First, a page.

EPA Cross-State Air Pollution Rule will force some dirty coal plants to shut down

Utility companies across the U.S. will shut down and retire aging coal-fired power plants following the Environmental Protection Agency's (EPA) announcement of the Cross-State Air Pollution Rule (CSAP). This rule is intended to reduce emissions of sulfur dioxide and nitrogen oxide at coal-fired power plants and makes it incredibly costly for utility companies to modernize aging facilities to meet the stringent emissions standards.

The EPA is currently working on other proposed guidelines that will likely force the closure of numerous coal plants in the near future. These standards include limiting mercury pollution, reducing carbon dioxide emissions and regulating coal ash, a toxic by-product of coal-fired power plants. The EPA estimates the CSAP rule alone will save the lives of 34,000 people across the nation each year.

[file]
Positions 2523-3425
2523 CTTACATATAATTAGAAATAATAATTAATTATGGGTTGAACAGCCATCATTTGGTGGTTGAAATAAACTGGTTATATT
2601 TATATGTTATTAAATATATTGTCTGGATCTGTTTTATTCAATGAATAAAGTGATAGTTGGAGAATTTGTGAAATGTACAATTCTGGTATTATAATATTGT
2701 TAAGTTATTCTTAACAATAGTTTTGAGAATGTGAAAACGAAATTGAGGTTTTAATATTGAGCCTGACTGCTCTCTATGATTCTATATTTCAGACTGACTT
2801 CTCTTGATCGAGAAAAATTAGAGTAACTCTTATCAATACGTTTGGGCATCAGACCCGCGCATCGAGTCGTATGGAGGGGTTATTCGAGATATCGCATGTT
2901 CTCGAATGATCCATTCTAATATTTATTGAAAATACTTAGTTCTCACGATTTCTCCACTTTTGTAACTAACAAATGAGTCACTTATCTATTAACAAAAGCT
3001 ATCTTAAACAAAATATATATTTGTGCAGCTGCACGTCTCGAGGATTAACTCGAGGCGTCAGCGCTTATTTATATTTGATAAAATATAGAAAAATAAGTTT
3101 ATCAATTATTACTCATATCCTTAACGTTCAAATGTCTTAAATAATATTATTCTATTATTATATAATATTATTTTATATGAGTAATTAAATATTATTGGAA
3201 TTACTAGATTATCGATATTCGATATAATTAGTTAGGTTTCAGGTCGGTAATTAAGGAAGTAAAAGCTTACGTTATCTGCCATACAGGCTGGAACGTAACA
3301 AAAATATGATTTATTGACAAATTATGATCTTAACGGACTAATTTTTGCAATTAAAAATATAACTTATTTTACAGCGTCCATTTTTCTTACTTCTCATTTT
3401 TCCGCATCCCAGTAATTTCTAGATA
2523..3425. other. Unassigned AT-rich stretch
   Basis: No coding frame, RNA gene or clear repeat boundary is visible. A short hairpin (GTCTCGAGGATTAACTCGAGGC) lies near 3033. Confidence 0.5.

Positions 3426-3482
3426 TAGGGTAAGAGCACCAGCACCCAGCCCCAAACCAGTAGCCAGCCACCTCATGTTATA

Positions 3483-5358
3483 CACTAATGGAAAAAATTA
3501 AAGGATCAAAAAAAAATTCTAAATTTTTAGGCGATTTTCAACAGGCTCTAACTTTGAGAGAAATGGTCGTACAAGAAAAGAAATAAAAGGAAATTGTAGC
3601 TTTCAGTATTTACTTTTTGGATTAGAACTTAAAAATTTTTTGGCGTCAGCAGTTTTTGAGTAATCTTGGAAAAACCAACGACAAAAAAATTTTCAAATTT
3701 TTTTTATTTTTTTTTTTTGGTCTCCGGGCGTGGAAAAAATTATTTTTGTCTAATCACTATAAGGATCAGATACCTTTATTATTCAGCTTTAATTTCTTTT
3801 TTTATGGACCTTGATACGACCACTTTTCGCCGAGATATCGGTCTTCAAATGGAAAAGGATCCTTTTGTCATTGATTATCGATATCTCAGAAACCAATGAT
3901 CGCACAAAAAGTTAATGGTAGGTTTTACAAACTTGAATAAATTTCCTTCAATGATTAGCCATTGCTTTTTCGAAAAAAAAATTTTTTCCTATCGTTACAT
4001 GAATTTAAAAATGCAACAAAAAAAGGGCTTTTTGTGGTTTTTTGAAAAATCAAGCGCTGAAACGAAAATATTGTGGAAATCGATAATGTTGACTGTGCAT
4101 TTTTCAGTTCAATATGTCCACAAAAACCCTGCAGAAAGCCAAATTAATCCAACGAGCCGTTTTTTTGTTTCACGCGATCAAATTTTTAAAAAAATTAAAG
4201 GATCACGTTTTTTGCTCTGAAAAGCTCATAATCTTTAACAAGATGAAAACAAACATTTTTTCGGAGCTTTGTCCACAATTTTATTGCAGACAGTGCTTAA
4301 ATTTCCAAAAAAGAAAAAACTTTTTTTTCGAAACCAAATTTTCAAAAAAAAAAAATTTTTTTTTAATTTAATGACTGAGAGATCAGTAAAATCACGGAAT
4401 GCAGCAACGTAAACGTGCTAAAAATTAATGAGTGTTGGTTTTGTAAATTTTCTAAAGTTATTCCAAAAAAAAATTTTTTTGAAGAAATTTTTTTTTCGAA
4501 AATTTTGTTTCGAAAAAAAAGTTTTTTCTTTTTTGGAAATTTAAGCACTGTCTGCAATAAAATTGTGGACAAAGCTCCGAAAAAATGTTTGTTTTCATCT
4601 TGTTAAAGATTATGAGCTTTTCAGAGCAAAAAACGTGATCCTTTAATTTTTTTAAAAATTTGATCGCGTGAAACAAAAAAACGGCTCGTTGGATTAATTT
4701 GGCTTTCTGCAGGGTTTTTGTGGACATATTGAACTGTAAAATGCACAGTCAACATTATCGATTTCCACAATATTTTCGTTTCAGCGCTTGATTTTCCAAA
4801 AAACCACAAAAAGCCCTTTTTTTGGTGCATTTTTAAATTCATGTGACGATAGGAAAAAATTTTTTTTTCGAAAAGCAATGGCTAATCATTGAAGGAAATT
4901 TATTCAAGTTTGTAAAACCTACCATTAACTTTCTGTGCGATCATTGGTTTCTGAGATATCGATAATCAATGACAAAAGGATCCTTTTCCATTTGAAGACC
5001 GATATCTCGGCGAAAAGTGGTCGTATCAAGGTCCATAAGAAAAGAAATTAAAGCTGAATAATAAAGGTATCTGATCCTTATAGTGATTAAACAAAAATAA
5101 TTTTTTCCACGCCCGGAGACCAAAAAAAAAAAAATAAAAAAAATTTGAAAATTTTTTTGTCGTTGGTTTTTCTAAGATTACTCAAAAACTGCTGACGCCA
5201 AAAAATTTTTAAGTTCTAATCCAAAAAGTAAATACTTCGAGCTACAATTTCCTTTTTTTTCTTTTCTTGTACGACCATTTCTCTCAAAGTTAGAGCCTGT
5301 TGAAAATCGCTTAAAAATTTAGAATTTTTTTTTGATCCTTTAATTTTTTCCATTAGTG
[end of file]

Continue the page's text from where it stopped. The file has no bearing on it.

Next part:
EPA administrator Lisa Jackson said in a statement that regulations are essential:
No community should have to bear the burden of another community's polluters, or be powerless to prevent air pollution that leads to asthma, heart attacks and other harmful illnesses. These Clean Air Act safeguards will help protect the health of millions of Americans and save lives by preventing smog and soot pollution from traveling hundreds of miles and contaminating the air they breathe.
These changes can help our vehicles, too. The closure of old and dirty coal-fired power plants means that more plug-in vehicles will be charged by electricity that doesn't come from these archaic, dirty plants.

[Source: The Hill]

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